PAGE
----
Toronto GM: Chris Bosh Is No Franchise Cornerstone

For the first seven years of his career in Toronto, Chris Bosh had five seasons averaging at least 22 points a night, and went for 20/10 averages three different times. Last night in Miami’s 39-point execution of Charlotte, the four man hit the ‘Cats for 24 points and 10 rebounds and is now shooting an incredible 57 percent from the floor this season. Despite never winning a playoff series, he did take the Purple Dinosaurs to the playoffs twice. And yet this weekend in The Boston Globe, Toronto GM Bryan Colangelo admitted he wasn’t a franchise cornerstone, and that the way Bosh bounced left the Raptors without much chance at getting equal value.

Colangelo did what he could, nabbing two first-round picks and a trade exception once Bosh decided he was leaving for South Beach. He says he was never given a shot to get equal value.

But maybe it wasn’t all bad. Toronto drafted another big man (Jonas Valanciunas) who looks like one of the best young prospects in the world, and now have a coach (Dwane Casey) finally stressing defense. As for Colangelo, he believes this wouldn’t be possible if Bosh was still around, and that building a contender around Bosh would never happen.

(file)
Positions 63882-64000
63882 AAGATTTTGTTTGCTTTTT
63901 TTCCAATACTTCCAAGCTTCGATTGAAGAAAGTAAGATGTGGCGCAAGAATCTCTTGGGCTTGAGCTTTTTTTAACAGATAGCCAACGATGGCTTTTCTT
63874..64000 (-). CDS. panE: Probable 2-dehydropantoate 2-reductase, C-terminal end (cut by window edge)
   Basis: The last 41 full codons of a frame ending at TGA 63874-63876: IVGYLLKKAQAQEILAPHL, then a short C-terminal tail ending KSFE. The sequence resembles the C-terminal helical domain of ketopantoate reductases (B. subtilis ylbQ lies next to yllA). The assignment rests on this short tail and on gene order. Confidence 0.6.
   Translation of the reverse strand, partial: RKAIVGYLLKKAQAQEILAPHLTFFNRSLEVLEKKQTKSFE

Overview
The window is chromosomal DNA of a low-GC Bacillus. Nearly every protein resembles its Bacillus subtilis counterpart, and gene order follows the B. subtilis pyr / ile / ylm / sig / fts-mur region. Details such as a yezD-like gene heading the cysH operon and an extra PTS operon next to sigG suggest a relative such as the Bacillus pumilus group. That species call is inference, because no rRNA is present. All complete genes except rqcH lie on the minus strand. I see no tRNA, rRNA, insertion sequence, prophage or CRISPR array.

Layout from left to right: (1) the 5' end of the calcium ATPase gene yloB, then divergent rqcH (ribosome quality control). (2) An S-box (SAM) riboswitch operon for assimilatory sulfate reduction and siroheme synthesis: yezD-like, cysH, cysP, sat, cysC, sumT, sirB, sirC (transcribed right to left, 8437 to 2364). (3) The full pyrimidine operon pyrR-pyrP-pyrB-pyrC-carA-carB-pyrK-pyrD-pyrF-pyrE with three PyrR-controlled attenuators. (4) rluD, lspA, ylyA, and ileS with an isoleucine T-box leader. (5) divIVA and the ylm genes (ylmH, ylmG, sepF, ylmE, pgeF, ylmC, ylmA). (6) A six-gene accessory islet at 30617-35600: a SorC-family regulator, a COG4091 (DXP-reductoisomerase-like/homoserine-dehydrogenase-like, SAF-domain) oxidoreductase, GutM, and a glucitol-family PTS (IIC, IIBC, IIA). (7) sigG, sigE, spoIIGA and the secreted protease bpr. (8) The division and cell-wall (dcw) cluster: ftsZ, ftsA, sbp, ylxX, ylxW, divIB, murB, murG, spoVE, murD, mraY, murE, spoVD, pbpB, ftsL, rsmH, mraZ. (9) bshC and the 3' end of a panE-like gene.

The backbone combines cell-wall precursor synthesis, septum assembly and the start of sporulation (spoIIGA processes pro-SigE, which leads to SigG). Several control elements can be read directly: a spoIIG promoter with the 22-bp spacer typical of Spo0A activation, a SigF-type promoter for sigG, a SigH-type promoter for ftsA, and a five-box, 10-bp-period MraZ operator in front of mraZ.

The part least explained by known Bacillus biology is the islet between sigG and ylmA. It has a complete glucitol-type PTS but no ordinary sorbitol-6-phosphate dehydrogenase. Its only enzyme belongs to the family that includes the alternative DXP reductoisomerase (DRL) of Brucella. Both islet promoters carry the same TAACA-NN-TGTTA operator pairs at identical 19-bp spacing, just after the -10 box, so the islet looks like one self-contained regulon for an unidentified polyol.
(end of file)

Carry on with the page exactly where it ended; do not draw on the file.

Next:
The Boston Globe writes:

Colangelo did not hide his belief that Bosh is not an elite player or franchise cornerstone.

“Even if there was an open market similar to what’s gone on with [Carmelo Anthony] last year and Chris Paul this year and Dwight Howard, he’s not that caliber of player,” the general manager said. “It’s just that simple.

“I never had an opportunity to move him for the kind of haul that some of these other deals are producing. But for us to end up with a couple of first-round picks, it was a nice way to segue toward the future.

“As long as we weren’t strapped with a $126 million contract and the inability to really build around the player, we feel like this is probably the best thing that could have happened to us.”

The whole “franchise cornerstone” label always depends on your point of view. Is Bosh good enough to anchor a playoff team? Yes. Can you win a championship when he’s your best player? Probably not. Because he left, Toronto took a step back, hoping that would eventually position them to take two steps forward.

They won’t be good this year. But with some young talent, a future lottery pick in a deep draft and potentially $20 million in cap space next summer (Who would come?), maybe Colangelo doesn’t sound crazy when he says Toronto looks better for the future without Bosh.

Is Bosh a cornerstone? Did he screw over Toronto?

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